A couple years ago my kids let me know that “play dates” would now be called “hang outs.” They still planned to have friends over, yes, but the kids would now hang, not play. I braced myself for the end of play, and took small comfort that at least no one would likely prevent me from serving popcorn or brownies to our monosyllabic non-blinking blue-lit basement dweller guests.
Around this same time we underwent the task of changing the former basement playroom into more of a teen lair, complete with a drum set (my younger son plays), plenty of noise cancelling headphones for the drum set, and a sectional couch with plenty of seating for gamers and movie nights. I shed no tears bidding adieu to the kid rough and tumble pile-on days of misfit enormous plastic vehicles–especially now with the rec room carpet removed and unforgiving concrete floors finished. I strategized; knowing older kids still fight I mean wrestle, we needed Foosball or something large to take up all that concussion-potential landscape. Auspiciously, we inherited a ping-pong table.
We all enjoy the updated basement, and I’m heartened to report that play lives on in the double-digit “hang out” years. While make-believe makes very brief rare appearances, and Lego time seems to stay strictly a solo endeavor–when the kids bring friends over and I force them off of screens, they play card games, board games, and strategy games. On rare occasion they’ll even play 500 or toss a football outside–in the out of doors!– or bring a basketball over to the school (where they can also run around in the school forest).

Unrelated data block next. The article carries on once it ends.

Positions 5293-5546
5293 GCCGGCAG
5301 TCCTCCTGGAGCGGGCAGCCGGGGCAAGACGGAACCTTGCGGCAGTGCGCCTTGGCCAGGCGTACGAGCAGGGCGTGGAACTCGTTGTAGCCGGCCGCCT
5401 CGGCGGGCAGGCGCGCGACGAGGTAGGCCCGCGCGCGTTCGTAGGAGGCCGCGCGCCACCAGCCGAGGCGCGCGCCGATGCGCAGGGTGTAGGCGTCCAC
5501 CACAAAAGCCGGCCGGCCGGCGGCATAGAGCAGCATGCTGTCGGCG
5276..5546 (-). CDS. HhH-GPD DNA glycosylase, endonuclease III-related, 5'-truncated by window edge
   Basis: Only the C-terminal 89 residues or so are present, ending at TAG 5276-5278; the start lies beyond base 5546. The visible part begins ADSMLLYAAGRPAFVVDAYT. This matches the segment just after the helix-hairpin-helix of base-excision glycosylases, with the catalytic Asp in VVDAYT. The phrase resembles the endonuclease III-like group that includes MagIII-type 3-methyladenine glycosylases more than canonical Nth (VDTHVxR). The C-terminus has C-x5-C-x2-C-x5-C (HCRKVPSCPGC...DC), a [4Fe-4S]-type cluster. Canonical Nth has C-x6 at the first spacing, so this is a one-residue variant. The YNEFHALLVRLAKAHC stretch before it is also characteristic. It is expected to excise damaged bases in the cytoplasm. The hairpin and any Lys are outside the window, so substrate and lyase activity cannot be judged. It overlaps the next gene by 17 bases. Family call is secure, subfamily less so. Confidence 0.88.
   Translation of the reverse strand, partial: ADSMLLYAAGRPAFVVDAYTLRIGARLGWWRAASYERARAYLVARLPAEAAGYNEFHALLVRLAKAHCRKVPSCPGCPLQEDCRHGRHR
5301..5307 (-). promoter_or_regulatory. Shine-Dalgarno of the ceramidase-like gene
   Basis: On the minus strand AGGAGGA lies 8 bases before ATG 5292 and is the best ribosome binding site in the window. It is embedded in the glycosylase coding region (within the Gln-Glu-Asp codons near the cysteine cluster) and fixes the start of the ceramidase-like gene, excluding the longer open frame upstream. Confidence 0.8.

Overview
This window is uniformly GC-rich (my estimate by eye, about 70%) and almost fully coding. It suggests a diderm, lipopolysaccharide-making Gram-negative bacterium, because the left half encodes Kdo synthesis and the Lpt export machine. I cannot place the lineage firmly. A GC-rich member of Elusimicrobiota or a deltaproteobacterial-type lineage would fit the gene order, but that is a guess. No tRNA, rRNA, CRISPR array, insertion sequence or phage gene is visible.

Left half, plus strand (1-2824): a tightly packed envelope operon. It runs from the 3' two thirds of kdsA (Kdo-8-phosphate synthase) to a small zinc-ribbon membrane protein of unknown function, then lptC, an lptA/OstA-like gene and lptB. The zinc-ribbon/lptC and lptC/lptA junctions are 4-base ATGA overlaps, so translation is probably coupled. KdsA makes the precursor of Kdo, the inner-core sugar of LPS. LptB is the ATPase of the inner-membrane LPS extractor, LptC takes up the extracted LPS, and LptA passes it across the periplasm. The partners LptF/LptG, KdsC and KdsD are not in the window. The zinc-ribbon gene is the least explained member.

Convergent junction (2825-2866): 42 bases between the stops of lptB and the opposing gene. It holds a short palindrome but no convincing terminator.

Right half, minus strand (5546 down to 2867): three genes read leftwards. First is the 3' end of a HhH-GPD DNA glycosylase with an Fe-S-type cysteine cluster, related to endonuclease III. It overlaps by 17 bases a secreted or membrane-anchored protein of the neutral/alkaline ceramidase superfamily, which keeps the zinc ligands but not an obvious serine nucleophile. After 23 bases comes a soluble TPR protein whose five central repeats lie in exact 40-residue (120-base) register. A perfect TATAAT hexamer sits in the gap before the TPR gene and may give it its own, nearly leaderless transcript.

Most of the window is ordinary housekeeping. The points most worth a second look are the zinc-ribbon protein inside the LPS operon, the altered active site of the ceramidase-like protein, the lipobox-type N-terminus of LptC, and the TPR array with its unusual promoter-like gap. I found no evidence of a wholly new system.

One place the early teen play game remains tight is in the water. As a kid, I too spent hours in the pool improvising my epic complex social emotional water ballets (think an after school special, performed by one 11 year old, underwater in the free-swim area). A plastic raft served not only as a glamour mobile or see-saw for me and a friend, but an Olympic event for feats of water choreography.
Somewhere along the way I lost my interest in swimming beyond a length or two, which is why I took notice a few weeks ago at the Y watching the kids dunk and splash with their dad. It struck me–they still play. I heard joyful noises–and not bickering noises or gaming-rage noises. I saw open-mouthed smiles!! As much as the kids claim to love gaming, the faces they make while plugged into their headsets do not typically involve joy and open-mouthed smiles. But!
My kids still play. They call it hanging out, but they play.
And guess what? My ping pong game is improving.
This post is part of #30BrighterDays; a thing I made up to brighten each day of November